Lenin, Vladimir (1970-1924): Russian revolutionary. Founder of the Russian Communist Party. For more in Lenin, see Lenin’s Final Fight: Speeches and Writings, 1922-23and Lenin and His Comrades: The Bolsheviks Take Over Russia, 1917-1924 by Yuri Felshtinsky.
Leningrad Conservatory: Currently (and originally) named N.A. Rimsky Korsakov Saint Petersburg Conservatory of Music. Became the Leningrad Conservatory when the city changed its name from Saint Petersburg to Leningrad (1924-1991). Founded in 1862 by pianist and composer Anton Rubinstein.
Levitan, Yuri (1914-1983): Soviet radio announcer.
Levitin, Yuri (1912-1993): Soviet composer. Film composer, including music for “Ugryum-River,” directed by Yaropolk Lapshin.
Lhévinne, Josef (1874-1944): Russian pianist and teacher. Moved to New York and lectured at the Juilliard School from 1919 until his sudden death. For the pianist’s thinking on piano playing, see Basic Principles in Pianoforte Playing.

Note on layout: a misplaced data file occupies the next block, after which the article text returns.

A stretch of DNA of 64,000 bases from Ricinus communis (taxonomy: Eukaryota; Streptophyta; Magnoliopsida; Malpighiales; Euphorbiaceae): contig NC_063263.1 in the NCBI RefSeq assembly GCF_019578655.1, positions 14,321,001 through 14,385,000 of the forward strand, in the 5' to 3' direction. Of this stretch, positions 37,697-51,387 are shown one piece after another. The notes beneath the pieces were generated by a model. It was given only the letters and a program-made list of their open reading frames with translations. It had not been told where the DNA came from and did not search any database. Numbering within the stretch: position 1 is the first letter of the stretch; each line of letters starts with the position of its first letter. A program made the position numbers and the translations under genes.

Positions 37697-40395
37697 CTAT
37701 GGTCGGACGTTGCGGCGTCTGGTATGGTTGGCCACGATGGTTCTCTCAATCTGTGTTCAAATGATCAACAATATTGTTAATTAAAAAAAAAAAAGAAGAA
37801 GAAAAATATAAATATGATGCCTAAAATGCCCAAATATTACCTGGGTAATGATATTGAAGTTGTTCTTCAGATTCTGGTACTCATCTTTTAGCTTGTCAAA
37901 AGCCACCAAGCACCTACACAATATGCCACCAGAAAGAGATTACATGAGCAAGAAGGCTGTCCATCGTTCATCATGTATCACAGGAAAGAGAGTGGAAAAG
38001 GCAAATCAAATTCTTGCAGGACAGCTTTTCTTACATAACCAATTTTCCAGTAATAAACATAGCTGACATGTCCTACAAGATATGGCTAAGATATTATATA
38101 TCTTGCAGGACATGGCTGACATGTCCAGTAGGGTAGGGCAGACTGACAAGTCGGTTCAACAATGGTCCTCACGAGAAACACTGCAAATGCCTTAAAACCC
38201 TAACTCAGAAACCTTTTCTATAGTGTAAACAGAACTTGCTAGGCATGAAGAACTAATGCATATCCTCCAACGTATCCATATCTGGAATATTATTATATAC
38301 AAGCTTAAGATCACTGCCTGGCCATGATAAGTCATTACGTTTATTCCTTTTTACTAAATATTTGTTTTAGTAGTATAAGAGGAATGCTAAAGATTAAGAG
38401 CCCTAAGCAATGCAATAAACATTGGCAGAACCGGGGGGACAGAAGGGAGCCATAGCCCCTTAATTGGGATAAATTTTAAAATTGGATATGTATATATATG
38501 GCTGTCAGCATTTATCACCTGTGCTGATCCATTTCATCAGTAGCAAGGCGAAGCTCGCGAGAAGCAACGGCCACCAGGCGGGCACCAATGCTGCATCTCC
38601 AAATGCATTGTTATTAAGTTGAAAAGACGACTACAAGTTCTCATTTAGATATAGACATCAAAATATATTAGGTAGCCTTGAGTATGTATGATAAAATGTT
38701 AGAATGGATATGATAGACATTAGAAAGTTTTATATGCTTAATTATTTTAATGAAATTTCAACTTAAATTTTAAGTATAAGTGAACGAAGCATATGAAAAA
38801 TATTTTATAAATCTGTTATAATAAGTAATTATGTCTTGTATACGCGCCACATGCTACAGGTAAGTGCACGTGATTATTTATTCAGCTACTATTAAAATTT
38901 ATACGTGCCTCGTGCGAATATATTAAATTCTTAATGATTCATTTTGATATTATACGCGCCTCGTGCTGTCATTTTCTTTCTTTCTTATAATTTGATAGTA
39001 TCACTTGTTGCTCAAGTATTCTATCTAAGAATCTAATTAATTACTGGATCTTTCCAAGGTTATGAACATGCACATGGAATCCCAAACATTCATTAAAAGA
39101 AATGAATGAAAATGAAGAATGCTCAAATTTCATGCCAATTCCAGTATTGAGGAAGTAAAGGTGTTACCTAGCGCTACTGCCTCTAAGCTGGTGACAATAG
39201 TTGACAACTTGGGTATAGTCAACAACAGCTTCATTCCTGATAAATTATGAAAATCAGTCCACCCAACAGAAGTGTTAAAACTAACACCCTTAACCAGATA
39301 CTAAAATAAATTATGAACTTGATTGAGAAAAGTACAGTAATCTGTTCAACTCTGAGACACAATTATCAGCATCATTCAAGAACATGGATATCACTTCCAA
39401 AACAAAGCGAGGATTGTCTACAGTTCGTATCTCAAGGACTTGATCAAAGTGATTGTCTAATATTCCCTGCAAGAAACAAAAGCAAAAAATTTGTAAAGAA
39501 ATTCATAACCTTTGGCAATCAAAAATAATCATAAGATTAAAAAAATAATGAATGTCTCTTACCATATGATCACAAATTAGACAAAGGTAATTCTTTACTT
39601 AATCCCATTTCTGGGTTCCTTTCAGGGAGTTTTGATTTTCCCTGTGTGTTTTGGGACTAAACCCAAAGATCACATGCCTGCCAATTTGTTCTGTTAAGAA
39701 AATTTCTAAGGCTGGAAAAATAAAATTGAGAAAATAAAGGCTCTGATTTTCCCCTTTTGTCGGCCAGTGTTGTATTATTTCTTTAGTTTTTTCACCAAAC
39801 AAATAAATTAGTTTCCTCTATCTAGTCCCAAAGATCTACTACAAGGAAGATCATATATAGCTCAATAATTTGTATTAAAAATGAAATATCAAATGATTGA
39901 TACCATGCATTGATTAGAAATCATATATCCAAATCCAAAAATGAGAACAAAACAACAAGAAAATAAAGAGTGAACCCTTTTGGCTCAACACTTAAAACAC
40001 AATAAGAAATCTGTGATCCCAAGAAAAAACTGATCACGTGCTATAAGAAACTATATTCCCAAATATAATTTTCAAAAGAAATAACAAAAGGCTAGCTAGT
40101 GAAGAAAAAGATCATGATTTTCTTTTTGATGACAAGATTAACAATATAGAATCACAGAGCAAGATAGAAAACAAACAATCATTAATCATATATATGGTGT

Lill, John (b. 1944): British pianist.
Liszt, Franz (1811-1886): Hungarian virtuoso pianist, composer, teacher, and conductor. Works mentioned in book: Concert Etude in E-flat Major; Hungarian Rhapsody no. 2; Hungarian Rhapsody no. 8; Petrarch Sonnet 123; Sonata in B Minor.
Literaturnaya gazeta: Soviet cultural and political newspaper.
Loeschhorn, Albert (1819-1905): German composer. Composed piano etudes for developing pianists.
Lunacharsky, Anatoly (1875-1933): Soviet, Bolshevik politician, writer, and art historian. From 1917 to 1929 was leader of Narkompros: the “People’s Commissariat for Education.”
Maeterlinck, Maurice (1862-1949): Belgian playwright, however later in life became known for his philosophical essays. Won the Nobel Prize in Literature (1911); Work mentioned in book: The Blue Bird.
Mahler, Gustav (1860-1911): Austrian composer and conductor. For more information on the composer, see, for example, Why Mahler?: How One Man and Ten Symphonies Changed Our World by Norman Lebrecht; Work mentioned in book: Das Lied von der Erde.